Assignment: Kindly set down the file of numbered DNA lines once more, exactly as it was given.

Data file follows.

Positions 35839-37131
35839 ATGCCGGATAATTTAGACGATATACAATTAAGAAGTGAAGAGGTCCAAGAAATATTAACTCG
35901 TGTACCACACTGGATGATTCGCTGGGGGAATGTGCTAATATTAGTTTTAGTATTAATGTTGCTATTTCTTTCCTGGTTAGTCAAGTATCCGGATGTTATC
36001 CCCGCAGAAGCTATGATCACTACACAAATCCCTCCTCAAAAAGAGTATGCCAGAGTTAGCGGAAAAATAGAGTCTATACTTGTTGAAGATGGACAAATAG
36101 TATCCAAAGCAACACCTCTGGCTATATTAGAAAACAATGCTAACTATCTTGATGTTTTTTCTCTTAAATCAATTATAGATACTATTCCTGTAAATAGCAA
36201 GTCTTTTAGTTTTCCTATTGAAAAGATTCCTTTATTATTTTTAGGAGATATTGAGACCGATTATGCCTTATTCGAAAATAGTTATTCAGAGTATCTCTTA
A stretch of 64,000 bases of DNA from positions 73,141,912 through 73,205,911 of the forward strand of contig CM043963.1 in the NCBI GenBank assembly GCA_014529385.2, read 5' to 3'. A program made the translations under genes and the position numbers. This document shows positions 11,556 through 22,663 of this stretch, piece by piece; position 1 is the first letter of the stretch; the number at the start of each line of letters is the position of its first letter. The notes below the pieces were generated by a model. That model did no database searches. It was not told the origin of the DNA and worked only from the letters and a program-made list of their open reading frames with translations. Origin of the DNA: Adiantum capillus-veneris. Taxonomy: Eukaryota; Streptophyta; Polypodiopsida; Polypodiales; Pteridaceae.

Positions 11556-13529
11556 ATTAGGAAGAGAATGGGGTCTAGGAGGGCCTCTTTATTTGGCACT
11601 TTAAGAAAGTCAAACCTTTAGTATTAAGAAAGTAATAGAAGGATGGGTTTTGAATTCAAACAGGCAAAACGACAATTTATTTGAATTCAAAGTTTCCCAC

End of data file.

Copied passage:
Positions 35839-37131
35839 ATGCCGGATAATTTAGACGATATACAATTAAGAAGTGAAGAGGTCCAAGAAATATTAACTCG
35901 TGTACCACACTGGATGATTCGCTGGGGGAATGTGCTAATATTAGTTTTAGTATTAATGTTGCTATTTCTTTCCTGGTTAGTCAAGTATCCGGATGTTATC
36001 CCCGCAGAAGCTATGATCACTACACAAATCCCTCCTCAAAAAGAGTATGCCAGAGTTAGCGGAAAAATAGAGTCTATACTTGTTGAAGATGGACAAATAG
36101 TATCCAAAGCAACACCTCTGGCTATATTAGAAAACAATGCTAACTATCTTGATGTTTTTTCTCTTAAATCAATTATAGATACTATTCCTGTAAATAGCAA
36201 GTCTTTTAGTTTTCCTATTGAAAAGATTCCTTTATTATTTTTAGGAGATATTGAGACCGATTATGCCTTATTCGAAAATAGTTATTCAGAGTATCTCTTA
A stretch of 64,000 bases of DNA from positions 73,141,912 through 73,205,911 of the forward strand of contig CM043963.1 in the NCBI GenBank assembly GCA_014529385.2, read 5' to 3'. A program made the translations under genes and the position numbers. This document shows positions 11,556 through 22,663 of this stretch, piece by piece; position 1 is the first letter of the stretch; the number at the start of each line of letters is the position of its first letter. The notes below the pieces were generated by a model. That model did no database searches. It was not told the origin of the DNA and worked only from the letters and a program-made list of their open reading frames with translations. Origin of the DNA: Adiantum capillus-veneris. Taxonomy: Eukaryota; Streptophyta; Polypodiopsida; Polypodiales; Pteridaceae.

Positions 11556-13529
11556 ATTAGGAAGAGAATGGGGTCTAGGAGGGCCTCTTTATTTGGCACT
11601 TTAAGAAAGTCAAACCTTTAGTATTAAGAAAGTAATAGAAGGATGGGTTTTGAATTCAAACAGGCAAAACGACAATTTATTTGAATTCAAAGTTTCCCAC